As the two Oysters where owner-yachts not everything was possible to take pictures of but I think I´ve managed to shoot quite a nice collection of pictures and to gain an intimate insight not just of this unbelievably comfortable and mindblowing ship but also to scratch on top of the Oyster cult and why this boat is making people all over the world turning their heads and whispering: “… there comes an Oyster …”, when another lucky owner proudly steams up the jetty to land his beauty. Speaking of beauty …
I was very happy to again meet Magnus Rassy who – as he always does so charming and sympathetically – welcomed me aboard the Hallberg-Rassy to even widen my new gained insight in perfect blue water yachting. The HR 64 really takes ocean going yacht design and the pretence of making the most reliable, durable, stable and comfortable blue water yacht to the extremes. Now I even more understand, why a Hallberg-Rassy became a sononym for long haul cruising and the wet dream of all circumnavigators. You may expect both about the Oyster 575 and the Hallberg-Rassy long reports in the coming weeks here on no-frills-sailing.
Speaking of yacht design …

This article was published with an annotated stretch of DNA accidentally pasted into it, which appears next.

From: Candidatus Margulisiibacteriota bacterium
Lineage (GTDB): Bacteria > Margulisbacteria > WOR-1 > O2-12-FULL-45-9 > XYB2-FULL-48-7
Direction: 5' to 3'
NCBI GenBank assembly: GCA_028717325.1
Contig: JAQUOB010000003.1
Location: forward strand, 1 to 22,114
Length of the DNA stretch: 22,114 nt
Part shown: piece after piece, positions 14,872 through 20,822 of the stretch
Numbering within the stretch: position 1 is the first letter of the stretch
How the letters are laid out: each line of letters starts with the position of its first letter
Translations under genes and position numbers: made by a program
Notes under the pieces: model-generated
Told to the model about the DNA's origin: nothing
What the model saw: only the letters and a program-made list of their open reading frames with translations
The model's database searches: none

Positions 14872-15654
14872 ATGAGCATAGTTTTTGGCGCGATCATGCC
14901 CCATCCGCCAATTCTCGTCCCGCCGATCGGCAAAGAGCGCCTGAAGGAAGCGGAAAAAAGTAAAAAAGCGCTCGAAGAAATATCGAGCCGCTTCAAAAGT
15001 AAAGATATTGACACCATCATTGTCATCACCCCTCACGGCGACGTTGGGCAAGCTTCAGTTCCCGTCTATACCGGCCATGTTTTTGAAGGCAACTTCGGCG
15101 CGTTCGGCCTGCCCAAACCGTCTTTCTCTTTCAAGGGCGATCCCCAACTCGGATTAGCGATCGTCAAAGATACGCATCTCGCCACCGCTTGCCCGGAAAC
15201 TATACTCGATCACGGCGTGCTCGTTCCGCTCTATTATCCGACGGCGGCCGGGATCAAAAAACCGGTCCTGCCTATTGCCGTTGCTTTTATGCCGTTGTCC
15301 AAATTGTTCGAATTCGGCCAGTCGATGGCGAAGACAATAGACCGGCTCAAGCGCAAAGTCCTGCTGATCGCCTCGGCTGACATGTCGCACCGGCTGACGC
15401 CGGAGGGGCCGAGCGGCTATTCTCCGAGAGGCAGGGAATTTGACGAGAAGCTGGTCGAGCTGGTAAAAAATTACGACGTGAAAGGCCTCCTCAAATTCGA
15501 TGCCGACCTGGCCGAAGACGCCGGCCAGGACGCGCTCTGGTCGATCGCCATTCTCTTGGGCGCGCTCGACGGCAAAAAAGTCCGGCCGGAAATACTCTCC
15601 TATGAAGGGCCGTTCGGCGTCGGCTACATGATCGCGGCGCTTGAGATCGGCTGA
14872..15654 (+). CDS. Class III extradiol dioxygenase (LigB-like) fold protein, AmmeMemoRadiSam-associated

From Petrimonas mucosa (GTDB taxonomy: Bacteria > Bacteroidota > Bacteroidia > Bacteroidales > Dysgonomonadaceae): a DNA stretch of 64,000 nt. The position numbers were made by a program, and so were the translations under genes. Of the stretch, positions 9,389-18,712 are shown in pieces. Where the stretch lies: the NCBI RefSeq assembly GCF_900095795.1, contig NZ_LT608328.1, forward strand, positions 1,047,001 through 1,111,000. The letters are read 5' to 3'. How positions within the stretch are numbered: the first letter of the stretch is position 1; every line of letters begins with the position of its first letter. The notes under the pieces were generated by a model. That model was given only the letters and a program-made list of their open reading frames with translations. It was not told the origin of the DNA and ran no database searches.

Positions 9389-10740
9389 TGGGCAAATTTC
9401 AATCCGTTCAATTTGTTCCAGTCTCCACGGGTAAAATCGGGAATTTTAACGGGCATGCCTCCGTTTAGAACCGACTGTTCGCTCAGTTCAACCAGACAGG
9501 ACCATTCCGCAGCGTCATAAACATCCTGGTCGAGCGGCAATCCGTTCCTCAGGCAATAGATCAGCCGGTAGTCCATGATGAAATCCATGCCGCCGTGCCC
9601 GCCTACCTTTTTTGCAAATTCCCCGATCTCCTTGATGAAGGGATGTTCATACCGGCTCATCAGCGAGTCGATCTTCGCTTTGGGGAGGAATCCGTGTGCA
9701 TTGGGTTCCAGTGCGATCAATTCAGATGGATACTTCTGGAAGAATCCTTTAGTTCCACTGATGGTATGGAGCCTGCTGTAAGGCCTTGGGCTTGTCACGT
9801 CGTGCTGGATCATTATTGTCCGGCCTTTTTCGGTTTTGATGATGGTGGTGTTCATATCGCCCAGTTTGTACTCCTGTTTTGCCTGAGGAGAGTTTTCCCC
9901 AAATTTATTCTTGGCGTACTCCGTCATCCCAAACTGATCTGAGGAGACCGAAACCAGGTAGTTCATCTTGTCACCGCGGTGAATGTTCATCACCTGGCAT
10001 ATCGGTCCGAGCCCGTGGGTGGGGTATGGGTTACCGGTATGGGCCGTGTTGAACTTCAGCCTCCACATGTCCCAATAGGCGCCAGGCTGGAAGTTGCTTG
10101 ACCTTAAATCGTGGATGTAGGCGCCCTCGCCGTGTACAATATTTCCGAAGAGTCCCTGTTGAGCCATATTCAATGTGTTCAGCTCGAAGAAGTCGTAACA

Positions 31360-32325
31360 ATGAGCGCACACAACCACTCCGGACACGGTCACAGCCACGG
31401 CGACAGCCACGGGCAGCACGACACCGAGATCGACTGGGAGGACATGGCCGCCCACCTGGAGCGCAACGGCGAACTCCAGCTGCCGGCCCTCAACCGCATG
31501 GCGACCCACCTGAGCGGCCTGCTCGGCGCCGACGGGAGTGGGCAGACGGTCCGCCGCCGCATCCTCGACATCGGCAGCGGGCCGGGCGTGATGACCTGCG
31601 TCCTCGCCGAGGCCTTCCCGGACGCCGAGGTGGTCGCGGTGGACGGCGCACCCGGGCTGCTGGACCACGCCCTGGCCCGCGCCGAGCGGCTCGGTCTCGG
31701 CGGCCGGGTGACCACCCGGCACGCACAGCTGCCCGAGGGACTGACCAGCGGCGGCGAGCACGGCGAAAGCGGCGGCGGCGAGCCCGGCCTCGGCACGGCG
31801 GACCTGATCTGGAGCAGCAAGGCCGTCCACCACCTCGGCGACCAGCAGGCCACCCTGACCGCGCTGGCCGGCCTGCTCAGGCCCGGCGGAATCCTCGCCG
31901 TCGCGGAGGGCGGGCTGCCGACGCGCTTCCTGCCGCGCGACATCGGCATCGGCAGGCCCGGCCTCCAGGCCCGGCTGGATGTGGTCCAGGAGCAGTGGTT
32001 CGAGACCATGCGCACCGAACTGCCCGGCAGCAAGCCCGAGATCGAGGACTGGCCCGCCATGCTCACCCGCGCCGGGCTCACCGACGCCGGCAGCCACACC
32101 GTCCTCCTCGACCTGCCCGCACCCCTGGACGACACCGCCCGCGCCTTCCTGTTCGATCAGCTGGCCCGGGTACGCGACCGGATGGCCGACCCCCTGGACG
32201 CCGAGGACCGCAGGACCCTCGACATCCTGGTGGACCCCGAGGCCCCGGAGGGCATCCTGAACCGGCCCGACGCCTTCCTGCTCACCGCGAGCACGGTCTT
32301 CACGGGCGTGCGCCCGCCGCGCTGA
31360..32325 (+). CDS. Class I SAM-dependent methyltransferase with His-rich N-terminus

There are also some news from the large production companies. Hanse did show up with their fleet laminated in shrill colours, Dufour Yachts presented the new old 520 and that was virtually it. Really? No, the long anticipated Beneteau Oceanis 51.1 was first shown at Cannes and it drew a lot of attention from both the sailing press people as well as by the general crowd. I was later talking to Damien Jacob from the Beneteau yard about the new interesting hull design with massive chines beginning right at the boat´s bow. There´s another article upcoming about this specific feature.
Speaking of design, Flemming Ancher from X-Yachts was also very cheerful and welcoming when I was knocking at his booth. The new XP-55, the new flagship of X´s performance range, was mooring at the jetty and I was so joyful when he instantly joined me in touring the boat and spent an hour on board with me pointing to several very interesting details, explaining the connection between design, choice of material and proper craftsmanship. I again was reassured why an X-Yacht is also among the top brands of my favourite sailing yachts. Another detailed article on the XP-55 is coming soon on no-frills-sailing.com.
All in all, the Yachting Festival Cannes again proved that it was worth the trip from Germany – not just because the weather was perfectly warm but also in terms of gaining an overview on the top-notch yachts of the top-notch brands. I tried to stick to my “no frills”-policy and didn´t looked at the super-expensive-all-carbon-hulks, though I admit, an “entry level” Oyster with a price tag of 1.3 Million Euros is far from being “no frills” for sure. I hope you will also enjoy my Cannes Yachting Festival-articles to come in the upcoming days.
Other interesting articles on this topic:
At the Hanseboot 2016
Is 60 the new 40? Why yachts grow ever so bigger.
What if … a day at Cranchi Yachts